Parker Peplum Dress Hack

I’m back today with a simple hack I’ve done with the Parker Peplum Top pattern turning it into a dress and using the organic bamboo jersey from DG Patterns Shop*

Turning the Parker into a dress is quite simple. All you need is a circle skirt pattern or draft your own. There are tons of tutorials online to walk you through it.

I cut my circle skirt 19.5 in long and simply attached it to the bottom of the completed bodice. Viola, Parker Peplum Top is now a dress!

 

The Pattern: Parker Peplum top from Seen & Sewn Patterns in size medium. I added a circle skirt to make mine a dress. The Parker is a loose-fitting peplum with an option for a regular tee.

The Fabric: Organic bamboo jersey in black and white stripes. This was my first experience sewing with organic bamboo jersey. It’s quite similar to rayon jersey in its weight and drape, but this has a silkier smooth feel to it.

 

As always, thanks for reading today.

You can follow me on instagram, Bloglovin, or by entering your email in the right side bar.

*As a DG Patterns Fabric Ambassador I receive complementary fabric from the DG Patterns fabric shop to use any way I like in exchange for sharing about it with you.

This post contains affiliate links. If you purchase through my links, I get a small commission to help fund for my sewing hobby.

Save For Later: Pin this image, so you can come back when you’re ready to start sewing your version.

 

Foundation building with the Euler Bralette & Jalie 3242

Ok, so I had this great idea to make myself the Euler Bralette from Sophie Hines. A soft around the house bra was the goal and if it worked out well maybe, just maybe I could use the pattern to help make my first handmade swimsuit for this summer.

Gathering all the right materials from different sources was kind of a pain and I made some wrong purchases in the process. The smartest move I made was picking up a bra strapping kit from Simply By Ti when ordering my fabrics. The kit includes the strapping, rings, and sliders all sized to work together. I might recommend buying a bra kit for your first attempt so you have an idea what to look for in future bra supply shopping.

 

The construction of the Euler was pretty easy and I appreciated that I didn’t necessarily have to complete the bra in it’s entirety before knowing how it was going to fit. You can baste the side cups to the side elastic to make sure there’s no gaping. You can also baste the cups to the underband and the straps to the band at the back to check the positioning and strap length.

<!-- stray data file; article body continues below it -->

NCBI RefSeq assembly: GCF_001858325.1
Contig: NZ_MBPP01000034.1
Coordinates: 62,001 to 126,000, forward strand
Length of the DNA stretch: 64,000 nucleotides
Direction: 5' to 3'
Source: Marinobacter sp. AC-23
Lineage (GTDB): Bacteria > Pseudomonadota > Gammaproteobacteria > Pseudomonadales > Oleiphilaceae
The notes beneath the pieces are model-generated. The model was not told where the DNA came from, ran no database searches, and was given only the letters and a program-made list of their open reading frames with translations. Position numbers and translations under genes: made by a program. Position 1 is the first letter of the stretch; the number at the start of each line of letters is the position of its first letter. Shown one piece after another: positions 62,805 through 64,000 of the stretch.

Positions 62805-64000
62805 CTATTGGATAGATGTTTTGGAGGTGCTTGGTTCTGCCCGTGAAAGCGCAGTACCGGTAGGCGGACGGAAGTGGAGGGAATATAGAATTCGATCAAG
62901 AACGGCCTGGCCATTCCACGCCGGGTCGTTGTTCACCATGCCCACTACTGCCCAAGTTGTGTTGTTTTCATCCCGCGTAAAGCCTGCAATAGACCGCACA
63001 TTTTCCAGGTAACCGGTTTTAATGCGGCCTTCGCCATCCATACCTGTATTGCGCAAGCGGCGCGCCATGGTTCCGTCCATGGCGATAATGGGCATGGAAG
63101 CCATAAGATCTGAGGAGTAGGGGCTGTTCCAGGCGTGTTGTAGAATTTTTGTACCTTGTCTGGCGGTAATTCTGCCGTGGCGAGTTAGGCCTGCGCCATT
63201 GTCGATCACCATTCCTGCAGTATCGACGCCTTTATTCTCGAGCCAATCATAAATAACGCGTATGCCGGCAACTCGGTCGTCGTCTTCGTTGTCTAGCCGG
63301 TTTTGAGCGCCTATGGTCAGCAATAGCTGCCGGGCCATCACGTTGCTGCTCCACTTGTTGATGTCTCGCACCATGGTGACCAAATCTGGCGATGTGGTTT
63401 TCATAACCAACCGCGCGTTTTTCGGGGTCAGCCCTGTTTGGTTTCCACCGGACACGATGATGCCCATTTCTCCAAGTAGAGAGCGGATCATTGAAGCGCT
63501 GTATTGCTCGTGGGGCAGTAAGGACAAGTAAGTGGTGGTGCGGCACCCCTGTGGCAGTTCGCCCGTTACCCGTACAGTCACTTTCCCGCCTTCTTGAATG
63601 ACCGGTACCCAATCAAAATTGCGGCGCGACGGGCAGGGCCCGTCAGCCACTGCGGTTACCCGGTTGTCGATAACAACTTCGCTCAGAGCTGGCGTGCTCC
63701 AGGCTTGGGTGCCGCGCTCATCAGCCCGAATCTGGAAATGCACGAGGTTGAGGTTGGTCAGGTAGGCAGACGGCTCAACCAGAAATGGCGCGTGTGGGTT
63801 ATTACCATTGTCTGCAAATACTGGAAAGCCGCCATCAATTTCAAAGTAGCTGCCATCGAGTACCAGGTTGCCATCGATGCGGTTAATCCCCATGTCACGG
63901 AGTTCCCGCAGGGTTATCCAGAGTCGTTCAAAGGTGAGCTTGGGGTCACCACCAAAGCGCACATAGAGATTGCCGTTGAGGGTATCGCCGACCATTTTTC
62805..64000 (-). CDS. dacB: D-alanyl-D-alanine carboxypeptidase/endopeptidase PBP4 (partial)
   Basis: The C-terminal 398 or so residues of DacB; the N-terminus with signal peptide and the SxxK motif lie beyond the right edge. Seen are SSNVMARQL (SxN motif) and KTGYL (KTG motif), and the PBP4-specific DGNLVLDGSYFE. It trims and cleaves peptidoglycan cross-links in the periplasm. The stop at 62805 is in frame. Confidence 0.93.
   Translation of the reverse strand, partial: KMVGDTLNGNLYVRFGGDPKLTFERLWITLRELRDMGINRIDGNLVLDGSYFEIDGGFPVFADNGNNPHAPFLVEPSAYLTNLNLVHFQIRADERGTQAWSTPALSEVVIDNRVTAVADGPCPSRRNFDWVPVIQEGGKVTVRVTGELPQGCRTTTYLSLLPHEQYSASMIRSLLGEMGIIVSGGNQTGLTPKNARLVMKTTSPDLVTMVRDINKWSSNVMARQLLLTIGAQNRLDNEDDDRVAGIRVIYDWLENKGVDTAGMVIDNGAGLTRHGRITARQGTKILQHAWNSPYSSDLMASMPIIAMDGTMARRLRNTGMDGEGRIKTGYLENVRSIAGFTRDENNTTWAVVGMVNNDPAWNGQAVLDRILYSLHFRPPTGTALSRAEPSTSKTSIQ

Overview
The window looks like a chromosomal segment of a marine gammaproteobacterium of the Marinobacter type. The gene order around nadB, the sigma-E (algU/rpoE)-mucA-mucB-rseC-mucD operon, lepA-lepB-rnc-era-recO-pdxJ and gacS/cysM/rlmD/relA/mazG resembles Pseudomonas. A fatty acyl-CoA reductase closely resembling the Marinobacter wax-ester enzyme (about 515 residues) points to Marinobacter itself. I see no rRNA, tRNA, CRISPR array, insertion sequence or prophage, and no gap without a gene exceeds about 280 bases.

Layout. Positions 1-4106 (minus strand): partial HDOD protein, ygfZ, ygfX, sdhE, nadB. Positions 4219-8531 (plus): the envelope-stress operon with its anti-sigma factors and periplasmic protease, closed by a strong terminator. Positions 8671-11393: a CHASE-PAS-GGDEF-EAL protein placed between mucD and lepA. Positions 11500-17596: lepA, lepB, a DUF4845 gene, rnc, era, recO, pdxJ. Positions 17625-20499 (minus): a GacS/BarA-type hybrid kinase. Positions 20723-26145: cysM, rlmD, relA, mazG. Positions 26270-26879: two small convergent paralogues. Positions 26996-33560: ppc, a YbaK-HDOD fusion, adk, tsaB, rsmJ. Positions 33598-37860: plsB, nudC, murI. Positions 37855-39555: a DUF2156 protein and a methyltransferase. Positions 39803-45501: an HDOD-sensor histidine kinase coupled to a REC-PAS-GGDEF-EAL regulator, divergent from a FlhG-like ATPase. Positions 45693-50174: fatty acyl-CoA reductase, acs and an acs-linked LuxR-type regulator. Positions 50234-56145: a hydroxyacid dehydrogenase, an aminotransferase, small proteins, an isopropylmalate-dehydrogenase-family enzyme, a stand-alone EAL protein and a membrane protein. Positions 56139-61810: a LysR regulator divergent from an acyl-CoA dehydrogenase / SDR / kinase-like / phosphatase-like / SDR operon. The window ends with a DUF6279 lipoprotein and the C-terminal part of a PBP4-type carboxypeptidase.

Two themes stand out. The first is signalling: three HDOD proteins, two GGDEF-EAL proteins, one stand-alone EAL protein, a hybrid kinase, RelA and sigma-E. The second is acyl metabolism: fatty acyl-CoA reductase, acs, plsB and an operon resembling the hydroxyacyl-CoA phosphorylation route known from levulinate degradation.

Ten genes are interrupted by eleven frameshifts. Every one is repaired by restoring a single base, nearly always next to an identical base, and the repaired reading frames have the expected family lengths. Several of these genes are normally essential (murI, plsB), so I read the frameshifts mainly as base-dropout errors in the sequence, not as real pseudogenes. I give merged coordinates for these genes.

The Euler is constructed to hide all the seams and raw edges and gives instructions for adding trims and details. You’ll want to read through the instructions first, as the instructions to add trimmings come after the standard instuctions to complete a step.

I made the cobalt & black cotton lycra version first to match up with a pair of Jalie undies I made last year. I used the bra strapping from my Simply By Ti kit for the straps and along the sides of the cups.  The firmness is just right for the straps but a little too firm for the sides. For the underbust elastic I ended up using Dritz 1.5in soft waistband elastic. The softness is nice but it is not quite firm enough as there is a little bit of buckling at center front.

Where I struggled with the Euler was in the sizing. The size chart is based on bust measurement- no cup sizing like some bras- putting me in a size medium. The medium fits ok for my cup size, but I would like a little more coverage. The cutting chart for the elastics was very off for me. I had to cut my straps down 3in and still had extra length to work with. The underbust elastic needed to be shortened 3in at center back, and I used about 1in shorter elastic at the side cup than instructed. The lesson here is to measure it out on you before cutting so it fits your body’s unique shape or be prepared to waste a little on the first try.

In my second attempt (the grey & black) I used the medium size again but widened the neckline edge out to the xxlarge cutting line to give me a little more coverage. Good idea right? Well only sort of. When I did this I also ended up making the side edge longer and shifting the strap placement toward my center front and that makes it fit a little weird. Totally my mistake. I hope this pic illustrates the problems I created for myself.